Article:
Against the backdrop of on-going preparedness work in Uganda as related to the outbreak of Ebola in DRC, this brief summarises key considerations concerning cross-border dynamics and health structures and behaviours in the West Nile sub-region of north-west Uganda. It builds upon the SSHAP brief ‘Uganda-DRC: cross-border dynamics’ (published December 2018). Following the case inAriwara, the research team connected with a number of key informants in Arua who had been involved in previous research and confirmed that, in general, local communities were more concerned (perceived greater risk) about this case than the previous case in Kasese due its close geographic proximity to West Nile, and because cross-border movement (e.g., to the market in Ariwara) is a critical part of everyday life.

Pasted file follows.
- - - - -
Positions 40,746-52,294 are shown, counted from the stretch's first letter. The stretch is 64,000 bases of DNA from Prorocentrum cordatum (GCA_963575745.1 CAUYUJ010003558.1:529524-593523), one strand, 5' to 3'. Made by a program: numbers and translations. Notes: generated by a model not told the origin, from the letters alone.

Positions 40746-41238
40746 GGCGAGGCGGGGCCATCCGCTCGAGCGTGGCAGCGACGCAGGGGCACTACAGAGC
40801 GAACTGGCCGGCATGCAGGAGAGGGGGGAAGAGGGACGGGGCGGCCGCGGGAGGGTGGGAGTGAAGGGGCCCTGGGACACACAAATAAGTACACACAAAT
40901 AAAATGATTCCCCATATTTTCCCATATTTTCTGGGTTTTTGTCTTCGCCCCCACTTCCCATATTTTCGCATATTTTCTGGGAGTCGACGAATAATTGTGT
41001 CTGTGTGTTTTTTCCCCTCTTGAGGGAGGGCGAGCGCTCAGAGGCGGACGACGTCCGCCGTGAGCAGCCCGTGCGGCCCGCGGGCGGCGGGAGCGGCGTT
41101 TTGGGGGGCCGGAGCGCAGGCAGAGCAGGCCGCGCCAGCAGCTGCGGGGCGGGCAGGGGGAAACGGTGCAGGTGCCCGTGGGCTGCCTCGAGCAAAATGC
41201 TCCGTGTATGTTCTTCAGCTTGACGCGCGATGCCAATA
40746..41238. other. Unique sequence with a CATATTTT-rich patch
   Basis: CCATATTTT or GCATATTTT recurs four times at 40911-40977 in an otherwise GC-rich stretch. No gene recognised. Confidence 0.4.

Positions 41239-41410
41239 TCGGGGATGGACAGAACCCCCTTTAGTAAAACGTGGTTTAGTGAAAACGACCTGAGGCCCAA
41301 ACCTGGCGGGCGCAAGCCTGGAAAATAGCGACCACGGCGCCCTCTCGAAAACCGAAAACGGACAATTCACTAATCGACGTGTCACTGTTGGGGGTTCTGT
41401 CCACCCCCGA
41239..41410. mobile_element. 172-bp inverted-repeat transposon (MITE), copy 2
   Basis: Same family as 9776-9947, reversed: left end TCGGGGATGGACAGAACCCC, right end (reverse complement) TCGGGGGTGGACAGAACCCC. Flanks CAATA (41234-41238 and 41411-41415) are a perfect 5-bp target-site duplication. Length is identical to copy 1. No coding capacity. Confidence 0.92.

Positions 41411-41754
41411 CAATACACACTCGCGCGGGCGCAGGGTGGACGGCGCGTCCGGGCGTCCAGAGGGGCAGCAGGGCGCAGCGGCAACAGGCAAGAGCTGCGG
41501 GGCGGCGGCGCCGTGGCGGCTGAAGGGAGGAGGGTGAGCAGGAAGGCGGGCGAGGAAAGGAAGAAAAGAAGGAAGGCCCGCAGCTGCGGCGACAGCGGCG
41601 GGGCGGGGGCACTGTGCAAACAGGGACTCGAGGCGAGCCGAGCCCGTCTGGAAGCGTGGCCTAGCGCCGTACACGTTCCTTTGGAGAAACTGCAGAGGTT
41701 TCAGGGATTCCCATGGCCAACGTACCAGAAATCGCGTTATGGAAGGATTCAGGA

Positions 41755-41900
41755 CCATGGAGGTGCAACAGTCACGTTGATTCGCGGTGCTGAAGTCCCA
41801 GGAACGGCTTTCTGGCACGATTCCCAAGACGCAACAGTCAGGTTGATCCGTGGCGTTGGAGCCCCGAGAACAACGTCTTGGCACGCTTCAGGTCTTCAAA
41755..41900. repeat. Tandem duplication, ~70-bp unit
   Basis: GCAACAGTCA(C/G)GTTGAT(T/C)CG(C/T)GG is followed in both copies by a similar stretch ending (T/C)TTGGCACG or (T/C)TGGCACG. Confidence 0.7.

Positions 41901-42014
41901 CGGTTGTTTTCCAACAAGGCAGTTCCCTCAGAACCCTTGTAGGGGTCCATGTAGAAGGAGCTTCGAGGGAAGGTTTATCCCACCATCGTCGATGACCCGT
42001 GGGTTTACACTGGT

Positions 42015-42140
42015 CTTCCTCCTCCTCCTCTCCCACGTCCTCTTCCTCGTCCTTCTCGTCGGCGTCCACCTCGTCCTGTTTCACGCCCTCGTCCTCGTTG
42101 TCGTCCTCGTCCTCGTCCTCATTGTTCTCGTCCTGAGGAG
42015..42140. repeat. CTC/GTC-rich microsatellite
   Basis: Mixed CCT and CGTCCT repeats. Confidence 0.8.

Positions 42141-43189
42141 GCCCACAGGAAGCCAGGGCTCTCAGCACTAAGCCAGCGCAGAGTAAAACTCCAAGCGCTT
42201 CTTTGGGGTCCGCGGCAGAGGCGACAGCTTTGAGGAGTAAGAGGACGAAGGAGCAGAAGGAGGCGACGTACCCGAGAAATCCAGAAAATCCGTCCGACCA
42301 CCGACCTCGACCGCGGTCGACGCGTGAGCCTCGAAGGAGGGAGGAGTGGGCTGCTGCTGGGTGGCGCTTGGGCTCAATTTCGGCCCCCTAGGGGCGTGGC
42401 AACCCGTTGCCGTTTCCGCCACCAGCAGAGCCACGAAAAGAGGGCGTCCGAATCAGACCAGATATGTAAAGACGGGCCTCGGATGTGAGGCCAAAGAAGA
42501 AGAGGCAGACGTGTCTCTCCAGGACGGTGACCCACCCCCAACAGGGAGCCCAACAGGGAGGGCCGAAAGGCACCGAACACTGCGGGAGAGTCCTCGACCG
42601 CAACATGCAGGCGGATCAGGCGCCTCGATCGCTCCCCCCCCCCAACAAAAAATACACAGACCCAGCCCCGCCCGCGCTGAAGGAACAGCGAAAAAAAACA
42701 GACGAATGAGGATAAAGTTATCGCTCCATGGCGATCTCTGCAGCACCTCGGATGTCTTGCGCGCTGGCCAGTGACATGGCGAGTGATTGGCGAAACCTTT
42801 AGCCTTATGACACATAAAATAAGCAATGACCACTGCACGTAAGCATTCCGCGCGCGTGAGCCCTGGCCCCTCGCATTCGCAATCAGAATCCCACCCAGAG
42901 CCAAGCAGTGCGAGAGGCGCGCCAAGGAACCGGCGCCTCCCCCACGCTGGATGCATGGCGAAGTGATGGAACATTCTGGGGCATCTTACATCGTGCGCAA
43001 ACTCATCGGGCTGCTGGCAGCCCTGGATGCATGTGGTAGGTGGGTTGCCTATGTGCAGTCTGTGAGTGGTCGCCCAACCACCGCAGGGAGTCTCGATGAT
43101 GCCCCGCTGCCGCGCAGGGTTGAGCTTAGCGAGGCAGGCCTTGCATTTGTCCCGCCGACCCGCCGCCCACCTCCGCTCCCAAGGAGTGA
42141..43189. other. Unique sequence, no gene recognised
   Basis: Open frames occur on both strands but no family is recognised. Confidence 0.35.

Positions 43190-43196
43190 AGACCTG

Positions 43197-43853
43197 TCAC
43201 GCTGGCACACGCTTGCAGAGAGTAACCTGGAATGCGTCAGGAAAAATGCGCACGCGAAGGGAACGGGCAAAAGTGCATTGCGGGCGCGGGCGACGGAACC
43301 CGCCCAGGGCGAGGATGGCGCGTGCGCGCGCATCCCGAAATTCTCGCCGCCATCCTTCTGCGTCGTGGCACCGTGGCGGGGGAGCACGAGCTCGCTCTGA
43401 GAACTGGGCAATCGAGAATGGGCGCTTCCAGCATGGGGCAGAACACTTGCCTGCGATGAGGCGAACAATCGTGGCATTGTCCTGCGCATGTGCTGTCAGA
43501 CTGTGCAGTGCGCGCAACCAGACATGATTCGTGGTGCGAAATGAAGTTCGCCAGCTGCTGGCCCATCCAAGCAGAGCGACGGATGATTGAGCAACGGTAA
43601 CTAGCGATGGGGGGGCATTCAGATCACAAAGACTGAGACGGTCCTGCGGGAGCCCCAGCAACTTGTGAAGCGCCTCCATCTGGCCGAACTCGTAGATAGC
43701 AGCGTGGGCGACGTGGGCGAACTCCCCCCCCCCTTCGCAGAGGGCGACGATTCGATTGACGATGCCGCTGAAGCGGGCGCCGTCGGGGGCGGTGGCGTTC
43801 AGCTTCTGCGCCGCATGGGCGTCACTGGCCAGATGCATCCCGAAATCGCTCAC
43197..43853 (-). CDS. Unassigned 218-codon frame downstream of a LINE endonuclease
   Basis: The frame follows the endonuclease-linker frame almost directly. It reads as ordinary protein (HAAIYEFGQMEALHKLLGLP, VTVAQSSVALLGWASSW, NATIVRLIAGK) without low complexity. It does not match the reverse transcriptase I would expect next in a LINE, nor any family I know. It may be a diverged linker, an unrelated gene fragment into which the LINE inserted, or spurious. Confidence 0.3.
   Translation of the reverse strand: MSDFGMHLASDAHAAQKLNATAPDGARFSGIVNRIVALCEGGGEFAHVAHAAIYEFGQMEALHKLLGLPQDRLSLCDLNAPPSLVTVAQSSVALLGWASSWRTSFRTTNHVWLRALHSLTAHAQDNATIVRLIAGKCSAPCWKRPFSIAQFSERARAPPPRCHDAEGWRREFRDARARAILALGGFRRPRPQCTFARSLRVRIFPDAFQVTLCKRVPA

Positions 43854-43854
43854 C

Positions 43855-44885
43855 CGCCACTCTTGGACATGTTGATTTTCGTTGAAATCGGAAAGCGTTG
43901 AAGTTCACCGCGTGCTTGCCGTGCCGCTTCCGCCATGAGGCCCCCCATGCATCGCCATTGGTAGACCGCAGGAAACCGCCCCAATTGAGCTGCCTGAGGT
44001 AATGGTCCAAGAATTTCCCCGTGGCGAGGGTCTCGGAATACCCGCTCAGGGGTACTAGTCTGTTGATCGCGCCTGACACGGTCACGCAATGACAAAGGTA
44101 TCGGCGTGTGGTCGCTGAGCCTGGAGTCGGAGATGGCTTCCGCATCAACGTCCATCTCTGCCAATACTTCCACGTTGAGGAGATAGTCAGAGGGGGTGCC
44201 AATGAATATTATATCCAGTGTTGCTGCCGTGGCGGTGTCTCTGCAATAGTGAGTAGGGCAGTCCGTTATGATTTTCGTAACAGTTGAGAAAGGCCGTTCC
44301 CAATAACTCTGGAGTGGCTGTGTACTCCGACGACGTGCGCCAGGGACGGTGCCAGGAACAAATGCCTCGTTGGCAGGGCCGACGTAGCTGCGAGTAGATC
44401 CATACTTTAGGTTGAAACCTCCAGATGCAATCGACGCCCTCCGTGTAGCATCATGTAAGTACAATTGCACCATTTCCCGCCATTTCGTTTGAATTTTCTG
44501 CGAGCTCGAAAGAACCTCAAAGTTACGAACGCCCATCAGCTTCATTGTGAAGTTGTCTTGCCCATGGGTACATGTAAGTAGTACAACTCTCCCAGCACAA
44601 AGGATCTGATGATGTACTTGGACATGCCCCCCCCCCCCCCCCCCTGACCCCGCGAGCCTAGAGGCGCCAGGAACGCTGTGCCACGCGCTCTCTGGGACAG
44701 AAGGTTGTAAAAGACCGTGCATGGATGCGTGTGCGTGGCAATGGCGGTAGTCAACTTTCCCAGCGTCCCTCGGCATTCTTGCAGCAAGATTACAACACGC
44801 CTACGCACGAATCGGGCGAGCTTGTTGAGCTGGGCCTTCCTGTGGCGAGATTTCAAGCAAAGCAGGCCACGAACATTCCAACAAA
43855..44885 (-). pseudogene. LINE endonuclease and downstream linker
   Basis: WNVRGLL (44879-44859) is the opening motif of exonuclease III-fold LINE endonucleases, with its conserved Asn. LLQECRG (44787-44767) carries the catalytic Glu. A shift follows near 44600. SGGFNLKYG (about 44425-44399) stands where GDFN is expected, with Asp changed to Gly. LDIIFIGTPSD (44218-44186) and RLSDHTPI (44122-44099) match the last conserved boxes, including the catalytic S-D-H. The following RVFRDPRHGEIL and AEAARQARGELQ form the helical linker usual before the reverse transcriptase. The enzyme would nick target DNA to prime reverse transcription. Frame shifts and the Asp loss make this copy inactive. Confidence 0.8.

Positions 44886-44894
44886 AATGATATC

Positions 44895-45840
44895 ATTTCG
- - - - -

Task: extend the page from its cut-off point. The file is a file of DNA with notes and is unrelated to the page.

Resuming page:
This brief was drafted by Elizabeth Storer (the London School of Economics and Political Science) and Georgina Pearson (St George’s, University of London), with support from Ingrid Gercama, Theresa Jones and Juliet Bedford (Anthrologica). It builds on longterm ethnographic research on issues related to health and healing conducted in Adjumani, Arua, Maracha and Moyo districts of Uganda between 2009-2018. Earlier field experience was updated with a review of recent published and grey literature, informal discussions with colleagues in Kampala, Arua, Adjumani and Moyo and a rapid assessment within Arua Town (March 2019) and further follow up in July 2019. Additional information was contributed by Dr. David Kaawa-Mafigiri (Makerere University, seconded to UNICEF Uganda). Prior to finalisation, it was reviewed by expert advisors from Anthrologica, University of Durham, Gulu University, London School of Hygiene and Tropical Medicine, Makerere University, UNICEF Eastern and Southern Africa Regional Office. Responsibility for the brief lies with the Social Science in Humanitarian Action Platform (SSHAP).